Purchase this article with an account.
Hikari Takebayashi, Jun Saiki; Orientation variance and spatial frequency modulate ensemble perception of orientation. Journal of Vision 2020;20(11):1047. https://doi.org/10.1167/jov.20.11.1047.
Download citation file:
© ARVO (1962-2015); The Authors (2016-present)
A great deal is known about the early steps of visual processing such as the orientation and spatial frequency (SF) channels, while little is known about how signals from those channels pool one another and generate statistical representations. Here we show different pooling mechanisms of orientation information between high and low SF sinusoidal patterns. In the experiment, a set of 8-high SF gratings (3 cpd), 8-low SF gratings (0.8 cpd), or 4-high-4-low SF gratings located at the same eccentricity were randomly displayed for 250ms. Orientations of those individual gratings were jittered, and their variance was set either large or small. Observers reported the average orientation by adjusting a black bar to the point of subjective equality. We used response variability as a measure of orientation sensitivity, indexed by the concentration parameter of the von Mises distribution, with which high concentration means high sensitivity of average orientation. To get the 95% confidence interval about the concentration parameter for each condition, we generated 5000 bootstrap resamples about angular errors from the correct average. With a single object, orientation sensitivity was higher with high SF grating than with low SF grating. This high SF advantage holds in the averaging conditions with small orientation variance, but the pattern was reversed in the averaging conditions with large orientation variance, indicating that relative ensemble orientation sensitivity between high and low SF gratings is modulated by orientation variability. Moreover, the sensitivity in the 4-high-4-low SF gratings was lower than both in the 8-high and 8-low SF gratings, suggesting that the orientation signals from more than two different SF channels do not pool efficiently compared with the same or similar SF channels. The mechanisms underlying ensemble perception of orientation appear to be influenced by psychophysical characteristics in early visual processing.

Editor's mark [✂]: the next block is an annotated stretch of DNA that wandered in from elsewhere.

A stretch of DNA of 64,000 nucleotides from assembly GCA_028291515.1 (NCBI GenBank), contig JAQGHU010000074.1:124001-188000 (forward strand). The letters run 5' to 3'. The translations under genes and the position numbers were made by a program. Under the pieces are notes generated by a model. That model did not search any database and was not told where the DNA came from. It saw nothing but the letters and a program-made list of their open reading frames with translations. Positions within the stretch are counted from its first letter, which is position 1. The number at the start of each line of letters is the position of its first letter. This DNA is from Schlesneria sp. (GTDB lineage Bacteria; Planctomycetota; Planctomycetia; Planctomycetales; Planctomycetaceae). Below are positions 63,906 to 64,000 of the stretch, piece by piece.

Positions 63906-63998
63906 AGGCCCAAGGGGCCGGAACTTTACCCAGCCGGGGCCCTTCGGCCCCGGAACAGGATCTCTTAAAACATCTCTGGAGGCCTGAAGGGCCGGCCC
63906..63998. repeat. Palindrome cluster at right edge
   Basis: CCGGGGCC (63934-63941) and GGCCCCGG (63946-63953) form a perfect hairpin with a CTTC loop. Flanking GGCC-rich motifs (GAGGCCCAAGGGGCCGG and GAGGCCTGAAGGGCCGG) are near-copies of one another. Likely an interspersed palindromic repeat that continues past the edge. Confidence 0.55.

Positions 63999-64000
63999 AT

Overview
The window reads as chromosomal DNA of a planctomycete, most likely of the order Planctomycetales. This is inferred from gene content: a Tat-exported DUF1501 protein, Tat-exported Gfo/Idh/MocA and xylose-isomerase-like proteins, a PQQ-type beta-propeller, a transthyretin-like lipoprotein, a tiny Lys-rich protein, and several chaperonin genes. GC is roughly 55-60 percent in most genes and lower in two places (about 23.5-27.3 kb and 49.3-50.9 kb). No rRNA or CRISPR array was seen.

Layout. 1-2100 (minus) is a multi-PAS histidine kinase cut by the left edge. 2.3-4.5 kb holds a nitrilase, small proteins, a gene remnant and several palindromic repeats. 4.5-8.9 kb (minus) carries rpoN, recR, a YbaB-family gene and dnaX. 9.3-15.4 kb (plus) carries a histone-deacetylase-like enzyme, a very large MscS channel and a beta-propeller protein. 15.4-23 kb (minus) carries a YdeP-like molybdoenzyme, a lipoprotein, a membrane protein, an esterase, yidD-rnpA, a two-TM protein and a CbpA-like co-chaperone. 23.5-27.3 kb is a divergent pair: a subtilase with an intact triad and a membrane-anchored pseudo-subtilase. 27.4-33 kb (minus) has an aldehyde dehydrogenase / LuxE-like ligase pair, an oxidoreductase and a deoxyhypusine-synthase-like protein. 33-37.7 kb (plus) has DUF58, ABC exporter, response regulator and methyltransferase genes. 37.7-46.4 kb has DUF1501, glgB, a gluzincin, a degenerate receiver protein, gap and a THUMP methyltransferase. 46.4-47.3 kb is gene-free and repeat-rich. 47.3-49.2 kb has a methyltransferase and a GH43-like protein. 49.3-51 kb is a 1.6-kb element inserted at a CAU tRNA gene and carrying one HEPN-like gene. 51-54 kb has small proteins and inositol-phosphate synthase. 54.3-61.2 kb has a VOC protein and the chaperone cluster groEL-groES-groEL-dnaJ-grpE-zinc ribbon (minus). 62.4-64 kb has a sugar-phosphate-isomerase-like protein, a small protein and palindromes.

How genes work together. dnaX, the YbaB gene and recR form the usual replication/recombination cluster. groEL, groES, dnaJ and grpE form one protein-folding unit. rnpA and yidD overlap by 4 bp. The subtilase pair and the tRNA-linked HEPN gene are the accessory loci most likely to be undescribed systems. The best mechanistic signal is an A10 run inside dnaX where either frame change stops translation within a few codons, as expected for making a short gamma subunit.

This PDF is available to Subscribers Only